Hampton University
HU Professor Authors Biography on Activist Andrew W. Cooper
09/04/2012 - #7

Hampton Va. - Wayne Dawkins, assistant professor of Journalism at the Scripps Howard School of Journalism and Communications, has authored the first biography of an unforgettable African-American journalist and activist, Andrew W. Cooper. The biography, titled “City Son: Andrew W. Cooper’s Impact on Modern-Day Brooklyn,” possesses sound facts and tantalizing tid-bits. University Press of Mississippi published City Son on July 1.

A dialogue with Dawkins and book signing will take place in the William R. and Norma B. Harvey Library Atrium Meeting Room, Oct. 9 at 6 p.m.

In 1966, a year after the Voting Rights Act began liberating millions of Southern African Americans, New Yorkers challenged a political system that weakened their voting power. Cooper, a beer company employee, sued state officials in a case called Cooper vs. Power. In 1968, the courts agreed that predominantly black citizens were denied the right to elect an authentic representative of their community. As a result of Cooper’s lawsuit, New York’s 12th Congressional District was redrawn and Shirley Chisholm, a member of Cooper’s political club, became the first black women elected to congress.

Cooper went on to become a journalist, a political columnist and then founder of Trans Urban News Service and the City Sun – a feisty Brooklyn-based weekly that published from 1984-1996. 

Dawkins, having worked with Cooper at Trans-Urban News Service from 1977-79, gained instrumental insight into his world and fight. Dawkins’ relationship with the Cooper family and accomplished repertoire, prompted Mrs. Jocelyn E. Cooper to approach him about penning their story. A request Dawkins could not turn down.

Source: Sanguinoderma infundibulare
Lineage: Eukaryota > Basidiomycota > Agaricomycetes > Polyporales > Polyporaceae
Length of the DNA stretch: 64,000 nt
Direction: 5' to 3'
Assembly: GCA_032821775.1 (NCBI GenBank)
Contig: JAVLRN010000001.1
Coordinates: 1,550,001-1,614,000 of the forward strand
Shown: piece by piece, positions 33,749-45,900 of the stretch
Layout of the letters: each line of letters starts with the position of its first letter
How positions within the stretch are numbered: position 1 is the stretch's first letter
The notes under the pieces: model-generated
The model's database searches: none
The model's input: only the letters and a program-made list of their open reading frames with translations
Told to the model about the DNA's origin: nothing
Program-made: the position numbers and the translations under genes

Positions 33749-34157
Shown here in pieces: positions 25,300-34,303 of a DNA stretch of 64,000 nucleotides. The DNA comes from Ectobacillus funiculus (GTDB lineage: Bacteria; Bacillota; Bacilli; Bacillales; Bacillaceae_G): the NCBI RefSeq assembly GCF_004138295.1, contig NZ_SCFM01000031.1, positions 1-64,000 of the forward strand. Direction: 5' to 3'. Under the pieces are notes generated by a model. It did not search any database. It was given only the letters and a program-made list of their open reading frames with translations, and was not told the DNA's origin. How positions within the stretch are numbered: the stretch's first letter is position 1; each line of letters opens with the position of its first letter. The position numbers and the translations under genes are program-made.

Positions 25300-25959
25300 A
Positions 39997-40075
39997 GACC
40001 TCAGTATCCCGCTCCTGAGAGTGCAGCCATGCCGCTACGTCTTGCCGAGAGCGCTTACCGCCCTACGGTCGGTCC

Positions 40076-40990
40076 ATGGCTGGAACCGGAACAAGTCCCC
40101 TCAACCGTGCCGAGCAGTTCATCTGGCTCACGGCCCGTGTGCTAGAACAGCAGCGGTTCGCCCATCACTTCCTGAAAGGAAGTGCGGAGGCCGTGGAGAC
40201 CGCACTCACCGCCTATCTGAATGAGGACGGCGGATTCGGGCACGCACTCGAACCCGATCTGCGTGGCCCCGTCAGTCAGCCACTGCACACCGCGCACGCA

The 340-page, peer-reviewed book features photographs that are rare period-piece illustrations from the 1960s and 1970s including images of political figures like mayors Lindsay and Koch, U.S. Sen. Jacob Javits, entertainers and scenes that define the voting rights struggle in New York.

“This is an important book for many reasons,” said Earl Caldwell, host of The Caldwell Chronicle on WBAI and former journalist for The New York Times, New York Daily News, The New York Amsterdam News and SHSJC adjunct professor. “It is chock full of significant and compelling stories not told. This book brings some balance into the story of New York politics, and a part of what it reflects is the way that the contributions, ideas, and struggles of black New Yorkers are not just ignored but treated as though they never were.”

Other books authored by Dawkins include, “Black Journalists: The NABJ Story,” “Rugged Waters: Black Journalists Swim the Mainstream” and “Black Voices in Commentary: The Trotter Group.”

“City Son: Andrew W. Cooper’s Impact on Modern-Day Brooklyn” is now available at amazon.com.


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